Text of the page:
“Others there are yet more open and artless, who, instead of suborning a flatterer, are content to supply his place, and, as some animals impregnate themselves, swell with the praises which they hear from their own tongues.”
This sentence composed by Dr. Johnson presciently contains the seeds of a common and anatomically unlikely American obscenity. Johnson drew metaphors from many disciplines including, in this case, what he would have called natural philosophy; that is, biology. Taken from the issue of The Rambler published on this date, January 21, in 1752, the essay is yet another reiteration of Johnson’s obsessive theme: the vanity of human wishes.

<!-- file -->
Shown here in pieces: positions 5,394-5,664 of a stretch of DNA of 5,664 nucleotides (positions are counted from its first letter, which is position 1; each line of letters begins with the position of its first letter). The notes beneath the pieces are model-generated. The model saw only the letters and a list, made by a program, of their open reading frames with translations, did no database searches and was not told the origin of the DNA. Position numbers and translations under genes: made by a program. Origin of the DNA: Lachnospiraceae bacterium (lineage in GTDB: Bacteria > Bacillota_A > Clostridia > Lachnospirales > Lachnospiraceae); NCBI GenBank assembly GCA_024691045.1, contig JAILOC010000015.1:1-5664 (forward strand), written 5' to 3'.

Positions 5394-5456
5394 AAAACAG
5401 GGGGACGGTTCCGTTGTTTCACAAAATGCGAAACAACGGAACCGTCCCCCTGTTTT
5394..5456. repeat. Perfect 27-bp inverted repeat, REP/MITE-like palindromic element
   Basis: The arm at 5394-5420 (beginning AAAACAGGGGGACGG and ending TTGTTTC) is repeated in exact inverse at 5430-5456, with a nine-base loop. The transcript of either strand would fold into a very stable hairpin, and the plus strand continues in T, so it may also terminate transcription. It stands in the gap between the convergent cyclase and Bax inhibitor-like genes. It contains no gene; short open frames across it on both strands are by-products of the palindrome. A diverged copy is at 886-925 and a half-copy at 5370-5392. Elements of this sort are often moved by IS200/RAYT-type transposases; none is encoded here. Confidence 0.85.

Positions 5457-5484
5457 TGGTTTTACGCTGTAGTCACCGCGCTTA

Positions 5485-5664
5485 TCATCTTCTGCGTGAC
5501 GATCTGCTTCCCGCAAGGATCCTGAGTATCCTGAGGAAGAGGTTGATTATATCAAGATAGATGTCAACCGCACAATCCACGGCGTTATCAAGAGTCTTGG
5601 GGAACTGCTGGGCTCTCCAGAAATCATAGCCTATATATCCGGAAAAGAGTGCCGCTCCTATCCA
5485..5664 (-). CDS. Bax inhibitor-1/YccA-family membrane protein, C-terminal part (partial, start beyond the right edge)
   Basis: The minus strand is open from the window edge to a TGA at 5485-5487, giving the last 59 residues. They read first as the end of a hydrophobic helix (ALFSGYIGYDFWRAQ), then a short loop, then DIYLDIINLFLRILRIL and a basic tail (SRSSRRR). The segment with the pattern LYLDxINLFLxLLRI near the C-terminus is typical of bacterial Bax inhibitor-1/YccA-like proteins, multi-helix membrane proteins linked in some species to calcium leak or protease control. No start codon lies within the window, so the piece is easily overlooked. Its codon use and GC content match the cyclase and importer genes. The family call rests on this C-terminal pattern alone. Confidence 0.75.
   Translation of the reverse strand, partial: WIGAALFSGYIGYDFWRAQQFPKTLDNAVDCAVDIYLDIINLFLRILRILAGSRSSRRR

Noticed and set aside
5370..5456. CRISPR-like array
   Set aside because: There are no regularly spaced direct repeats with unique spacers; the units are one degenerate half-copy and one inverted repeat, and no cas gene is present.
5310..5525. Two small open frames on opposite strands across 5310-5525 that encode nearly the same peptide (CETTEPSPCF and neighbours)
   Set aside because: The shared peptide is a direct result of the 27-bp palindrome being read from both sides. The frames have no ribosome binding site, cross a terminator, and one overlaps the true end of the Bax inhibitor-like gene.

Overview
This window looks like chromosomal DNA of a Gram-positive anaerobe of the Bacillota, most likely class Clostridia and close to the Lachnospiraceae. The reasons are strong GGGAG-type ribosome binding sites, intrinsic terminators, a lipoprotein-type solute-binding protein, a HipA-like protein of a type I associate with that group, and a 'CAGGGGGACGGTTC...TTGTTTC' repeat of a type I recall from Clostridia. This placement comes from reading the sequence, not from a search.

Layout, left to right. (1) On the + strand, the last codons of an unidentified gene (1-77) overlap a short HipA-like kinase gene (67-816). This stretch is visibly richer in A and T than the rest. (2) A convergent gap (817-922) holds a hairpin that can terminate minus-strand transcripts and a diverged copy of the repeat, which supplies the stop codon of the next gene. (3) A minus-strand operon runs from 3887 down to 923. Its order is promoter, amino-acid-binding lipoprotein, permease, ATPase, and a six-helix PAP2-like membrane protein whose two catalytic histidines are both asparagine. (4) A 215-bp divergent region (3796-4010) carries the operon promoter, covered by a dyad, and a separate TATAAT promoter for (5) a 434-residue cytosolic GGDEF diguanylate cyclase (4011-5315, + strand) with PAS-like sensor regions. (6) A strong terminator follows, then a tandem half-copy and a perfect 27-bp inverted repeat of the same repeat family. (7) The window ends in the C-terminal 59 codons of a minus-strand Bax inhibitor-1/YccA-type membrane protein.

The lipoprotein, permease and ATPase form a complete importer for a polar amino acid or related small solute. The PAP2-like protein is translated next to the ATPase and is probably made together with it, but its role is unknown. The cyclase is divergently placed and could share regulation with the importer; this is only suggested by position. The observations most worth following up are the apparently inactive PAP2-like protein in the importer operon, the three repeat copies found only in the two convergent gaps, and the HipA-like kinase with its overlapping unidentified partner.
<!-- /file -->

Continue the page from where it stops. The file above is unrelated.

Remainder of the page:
In this political season, it’s natural that we should be thinking of egotism, self-seeking, conceit, braggadocio and, ultimately, vanity. This potent compound is the fuel that powers social media, advertising, voters and, in particular, politicians. As Johnson writes in his Rambler essay: “Praise is so pleasing to the mind of man, that it is the original motive of almost all our actions.”